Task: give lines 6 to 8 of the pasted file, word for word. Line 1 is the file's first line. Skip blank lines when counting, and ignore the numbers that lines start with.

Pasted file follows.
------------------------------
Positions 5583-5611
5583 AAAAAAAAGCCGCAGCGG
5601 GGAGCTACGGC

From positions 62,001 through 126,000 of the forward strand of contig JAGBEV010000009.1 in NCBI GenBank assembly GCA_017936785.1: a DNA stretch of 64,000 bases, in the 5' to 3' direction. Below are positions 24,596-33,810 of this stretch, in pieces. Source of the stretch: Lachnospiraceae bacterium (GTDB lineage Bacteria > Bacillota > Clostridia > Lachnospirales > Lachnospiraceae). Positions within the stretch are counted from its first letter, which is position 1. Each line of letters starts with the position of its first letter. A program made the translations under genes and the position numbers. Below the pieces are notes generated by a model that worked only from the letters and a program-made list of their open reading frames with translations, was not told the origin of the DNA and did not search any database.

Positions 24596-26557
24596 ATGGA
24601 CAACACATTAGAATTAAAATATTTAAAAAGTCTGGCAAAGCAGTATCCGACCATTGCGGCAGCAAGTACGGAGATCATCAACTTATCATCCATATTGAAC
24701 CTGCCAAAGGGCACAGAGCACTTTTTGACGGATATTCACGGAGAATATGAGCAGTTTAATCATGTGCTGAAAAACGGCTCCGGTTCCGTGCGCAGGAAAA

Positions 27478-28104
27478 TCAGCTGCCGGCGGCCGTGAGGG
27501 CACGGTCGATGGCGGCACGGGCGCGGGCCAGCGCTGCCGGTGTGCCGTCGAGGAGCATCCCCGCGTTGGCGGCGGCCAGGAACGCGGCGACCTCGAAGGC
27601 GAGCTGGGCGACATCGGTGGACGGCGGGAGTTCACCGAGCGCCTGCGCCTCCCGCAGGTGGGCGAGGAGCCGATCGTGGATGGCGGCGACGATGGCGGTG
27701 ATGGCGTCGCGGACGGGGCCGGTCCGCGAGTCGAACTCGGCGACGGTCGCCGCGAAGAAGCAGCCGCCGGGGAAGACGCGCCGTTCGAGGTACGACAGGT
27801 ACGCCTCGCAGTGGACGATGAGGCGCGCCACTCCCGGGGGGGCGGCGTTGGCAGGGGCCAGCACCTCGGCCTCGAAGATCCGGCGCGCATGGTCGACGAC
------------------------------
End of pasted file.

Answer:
24596 ATGGA
24601 CAACACATTAGAATTAAAATATTTAAAAAGTCTGGCAAAGCAGTATCCGACCATTGCGGCAGCAAGTACGGAGATCATCAACTTATCATCCATATTGAAC
24701 CTGCCAAAGGGCACAGAGCACTTTTTGACGGATATTCACGGAGAATATGAGCAGTTTAATCATGTGCTGAAAAACGGCTCCGGTTCCGTGCGCAGGAAAA